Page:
Flood rescuers bring aid to remote villages

Click to follow
The Independent US

Helicopters with emergency supplies reached remote villages devastated by floods yesterday as Haiti and the Dominican Republic struggled to recover from a disaster that has left at least 1,000 dead and hundreds more missing.

Helicopters with emergency supplies reached remote villages devastated by floods yesterday as Haiti and the Dominican Republic struggled to recover from a disaster that has left at least 1,000 dead and hundreds more missing.

On the Dominican side, another 23 bodies were recovered overnight near the border town of Jimani, where corpses were floating downstream into a lake teeming with crocodiles.

With few roads passable and only 14 helicopters, troops were seeking other ways to reach the needy with drinking water, food and medicine, said a spokesman for the US-led multinational force. The troops, sent to Haiti after rebels ousted President Jean-Bertrand Aristide on 29 February, are due to hand over to the UN on Tuesday.

Aid workers rushed to provide relief as both countries braced for a rising death toll, with more rain predicted to fall.

The UN World Food Program (WFP), which loaded 8,000 tons of food onto a helicopter bound for the southern town of Mapou yesterday, was considering bringing more food to villages on a barge. Some of the towns are coastal. "The need is extreme," a spokesman for the WFP said.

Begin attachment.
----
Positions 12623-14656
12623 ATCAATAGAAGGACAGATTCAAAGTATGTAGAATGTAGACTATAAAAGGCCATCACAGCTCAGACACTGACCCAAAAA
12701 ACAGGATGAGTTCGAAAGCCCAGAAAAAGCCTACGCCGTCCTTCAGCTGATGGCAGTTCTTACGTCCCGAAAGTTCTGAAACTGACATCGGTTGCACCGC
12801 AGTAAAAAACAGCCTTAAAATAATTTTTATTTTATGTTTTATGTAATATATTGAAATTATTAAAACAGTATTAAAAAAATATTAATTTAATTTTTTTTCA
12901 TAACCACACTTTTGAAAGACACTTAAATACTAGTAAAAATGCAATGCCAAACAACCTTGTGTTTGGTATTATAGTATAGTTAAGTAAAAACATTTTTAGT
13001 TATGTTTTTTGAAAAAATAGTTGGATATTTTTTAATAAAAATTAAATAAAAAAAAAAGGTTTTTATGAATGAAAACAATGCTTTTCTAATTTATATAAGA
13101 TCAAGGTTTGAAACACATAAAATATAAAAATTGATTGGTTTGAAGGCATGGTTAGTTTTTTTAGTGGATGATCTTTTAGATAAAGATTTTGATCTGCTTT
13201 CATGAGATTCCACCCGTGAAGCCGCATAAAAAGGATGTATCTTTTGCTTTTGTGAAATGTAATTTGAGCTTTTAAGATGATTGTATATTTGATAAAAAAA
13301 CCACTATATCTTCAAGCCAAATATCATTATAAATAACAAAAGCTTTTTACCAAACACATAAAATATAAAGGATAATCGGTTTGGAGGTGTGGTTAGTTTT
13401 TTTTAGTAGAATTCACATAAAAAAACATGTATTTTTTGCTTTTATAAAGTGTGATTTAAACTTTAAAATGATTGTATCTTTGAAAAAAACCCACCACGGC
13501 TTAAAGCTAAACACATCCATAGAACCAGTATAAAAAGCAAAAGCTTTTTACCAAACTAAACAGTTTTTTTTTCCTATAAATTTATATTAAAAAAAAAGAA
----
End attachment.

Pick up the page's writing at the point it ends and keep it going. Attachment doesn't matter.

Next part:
Rains returned on Thursday as US Marines delivered drinking water and chlorine tablets to hundreds in Mapou, about 30 miles south-east of Port-au-Prince, and where most houses were under water.

With hundreds still missing, it is thought the final toll has climbed above 2,000 in the worst floods to hit Hispaniola island in recent memory.

As many as 1,000 were feared dead in Mapou, according to Margarette Martin, the government's representative in the south-east province. About 300 have been confirmed dead so far.

UN teams were trying to arrange boats to help recover bodies trapped under trees and in houses. "You can still see bodies in the water coming up," said Michel Matera, a UN technical adviser for disasters who travelled to Mapou on Thursday.

Unrecovered corpses could contaminate water sources. "There is a grave risk of an epidemic," he said. An estimated 10,000 people in 26 villages surrounding Mapou are in urgent need of help.

The Haitian government's official death toll climbed to 579 on Thursday as 165 people, including 45 children, were declared dead in the border town of Fond Verrettes. Few bodies were found there after floods swept away most houses.

At least 442 bodies were recovered in the Dominican Republic, a number of them Haitian migrants.

The floods struck early on Monday after three days of heavy rain, triggering torrents that swept away entire neighbourhoods. One 18-year-old Haitian, Pepe Dematin, travelled across the border to Jimani searching for his brother's family of five. "I came to find them, but their house is gone," he said.

Red Cross workers helped search for bodies, survey the damage and treat the wounded.

With more flooding possible, "there is the urgent need to move people away from some areas," Mr Matera said.

Touring Jimani on Thursday, the Dominican President, Hipolito Mejia, promised new homes for families. The Haitian government has scant resources to deal with disasters.

Comments